Perry Farrell, front man of Jane's Addiction, was hardly a force in the rock marketplace three years ago when he recorded these lyrics to "Standing in the Shower . . . Thinking."
Standing in the shower thinking
About what makes a man an outlaw or a leader,
I'm thinking about power . . .
The ways a man could use it or be destroyed by it.
These days, Jane's Addiction does have a good deal of market pull, the success of its "Ritual de lo Habitual" album having established the band as an arena attraction. Maybe Farrell's under-the-nozzle ruminations had something to do with Jane's Addiction's decision to use its newfound power in an uncommon way: as instigator of the traveling festival called the Lollapalooza, intended to introduce fans to a day's worth of variety in rock.
The program, in reverse order of appearance, features Jane's Addiction (hard rock with an artsy bent), Siouxsie and the Banshees (former punkette now devoted to an ultra-romantic Gothic sound), Living Colour (a mix of funk, hard rock, insight and thematic variation that makes it one of the most promising young American bands), Nine Inch Nails (hammering industrial rock full of fear and loathing, but not without pop appeal), Ice-T (the emphatic rapper who is the self-proclaimed "Original Gangster" of hard-core rap steeped in ghetto violence), BH Surfers (Texas-based devotees of noisy, psychedelic sendups) and the Rollins Band (led by Henry Rollins, former ranter of L.A. punkers Black Flag).
The mixing and matching of styles on a single concert bill was the rule, not the exception, in rock's early days, from Allan Freed's '50s extravaganzas to Bill Graham's multi-act Fillmore concerts during the late '60s and early '70s. By the mid-'70s, radio consultants and mass-marketing honchos had changed all that, having discovered that it was easier to move the product by pitching each item to narrow target audiences divided by race and stylistic preference.
Last year, Ian Astbury of the Cult helped put the ideal of community amid diversity back on the concert agenda with the Gathering of the Tribes, a daylong rap, folk and alternative rock event staged here and in the Bay Area. But that Tribes show, and a recently staged second edition of it, didn't have the mass pull of Lollapalooza, which promoters say is shaping up as the hottest-selling tour of a slack summer season.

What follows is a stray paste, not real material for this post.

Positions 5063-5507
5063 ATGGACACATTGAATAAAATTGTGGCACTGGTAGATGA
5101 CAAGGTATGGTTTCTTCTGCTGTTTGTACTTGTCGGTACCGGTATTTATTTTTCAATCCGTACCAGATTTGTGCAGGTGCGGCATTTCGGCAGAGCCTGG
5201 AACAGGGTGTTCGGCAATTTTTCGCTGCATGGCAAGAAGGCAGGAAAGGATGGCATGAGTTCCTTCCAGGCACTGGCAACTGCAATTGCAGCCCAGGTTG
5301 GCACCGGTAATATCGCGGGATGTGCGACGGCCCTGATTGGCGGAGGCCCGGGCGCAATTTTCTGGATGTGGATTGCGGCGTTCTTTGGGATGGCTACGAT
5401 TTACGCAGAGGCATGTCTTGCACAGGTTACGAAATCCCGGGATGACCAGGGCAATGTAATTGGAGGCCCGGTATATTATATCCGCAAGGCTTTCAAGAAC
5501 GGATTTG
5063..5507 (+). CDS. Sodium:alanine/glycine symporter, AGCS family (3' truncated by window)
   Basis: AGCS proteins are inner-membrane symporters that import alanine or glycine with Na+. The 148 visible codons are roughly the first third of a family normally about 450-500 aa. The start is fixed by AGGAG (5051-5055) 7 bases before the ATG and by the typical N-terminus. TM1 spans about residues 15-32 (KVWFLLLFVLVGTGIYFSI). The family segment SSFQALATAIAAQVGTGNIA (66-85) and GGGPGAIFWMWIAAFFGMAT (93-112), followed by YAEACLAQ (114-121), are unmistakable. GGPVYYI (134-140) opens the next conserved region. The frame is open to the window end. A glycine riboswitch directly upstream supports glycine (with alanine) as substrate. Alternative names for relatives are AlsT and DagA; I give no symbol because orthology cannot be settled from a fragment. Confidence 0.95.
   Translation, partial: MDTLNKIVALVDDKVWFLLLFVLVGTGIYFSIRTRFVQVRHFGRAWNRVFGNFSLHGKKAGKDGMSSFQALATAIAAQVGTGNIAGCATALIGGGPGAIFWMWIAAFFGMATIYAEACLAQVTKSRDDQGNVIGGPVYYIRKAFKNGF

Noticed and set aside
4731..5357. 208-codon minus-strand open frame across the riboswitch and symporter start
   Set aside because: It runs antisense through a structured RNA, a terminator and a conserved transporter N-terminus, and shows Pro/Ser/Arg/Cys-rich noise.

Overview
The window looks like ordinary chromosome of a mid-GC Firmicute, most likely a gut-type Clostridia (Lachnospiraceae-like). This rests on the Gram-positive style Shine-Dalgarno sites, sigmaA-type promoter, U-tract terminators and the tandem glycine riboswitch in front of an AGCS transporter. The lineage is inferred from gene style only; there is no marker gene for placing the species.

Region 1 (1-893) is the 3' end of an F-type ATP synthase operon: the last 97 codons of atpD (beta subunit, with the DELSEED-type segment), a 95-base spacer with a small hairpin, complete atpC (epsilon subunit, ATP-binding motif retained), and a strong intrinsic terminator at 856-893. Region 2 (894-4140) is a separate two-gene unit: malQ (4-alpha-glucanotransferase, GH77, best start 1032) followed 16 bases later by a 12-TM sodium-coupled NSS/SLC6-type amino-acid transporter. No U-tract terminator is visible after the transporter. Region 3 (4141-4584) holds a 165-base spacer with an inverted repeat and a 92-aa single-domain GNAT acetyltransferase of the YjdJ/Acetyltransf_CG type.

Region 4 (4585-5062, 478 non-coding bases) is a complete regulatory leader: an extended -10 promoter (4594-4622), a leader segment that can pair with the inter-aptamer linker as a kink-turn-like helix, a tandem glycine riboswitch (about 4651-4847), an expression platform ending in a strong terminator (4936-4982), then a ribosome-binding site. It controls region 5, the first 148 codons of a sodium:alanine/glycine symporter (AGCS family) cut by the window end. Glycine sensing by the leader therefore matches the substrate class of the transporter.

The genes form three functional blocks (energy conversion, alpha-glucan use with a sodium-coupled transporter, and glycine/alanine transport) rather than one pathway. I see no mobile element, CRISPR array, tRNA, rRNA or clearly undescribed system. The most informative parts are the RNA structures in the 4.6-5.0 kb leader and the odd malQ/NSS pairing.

Jane's Addiction has a lot to do with that. With its amoralist themes and sense of unpredictability, the Los Angeles band has emerged as a sort of Guns N' Roses for the college crowd. Farrell provides the conceptual framework and a distinctive nasal yowl of a voice, and the rest of the four-man band supplies authoritative crunch grounded in Led Zeppelin, but flavored with funk and psychedelic rock.
In recent interviews, Farrell has been talking about his intention of leaving Jane's Addiction and devoting himself to film and visual arts. While talk of an imminent breakup is always a good box office ploy, the instability surrounding Jane's Addiction seems real. And in rock, as in nuclear physics, the least stable conditions tend to be the most explosive.
What: Lollapalooza Festival, with Jane's Addiction, Siouxsie and the Banshees, Living Colour, Nine Inch Nails, Ice-T, BH Surfers and Rollins Band.
When: Sunday, July 21, Tuesday, July 23, and Wednesday, July 24, at 2 p.m. Sunday is sold out.
Where: Irvine Meadows, 8800 Irvine Center Drive, Irvine.
Whereabouts: San Diego (405) Freeway to Irvine Center Drive exit. Turn left at the end of the ramp if you're coming from the south, right if you're coming from the north.
Wherewithal: $24.75 and $29.75.
Where to call: (714) 740-2000.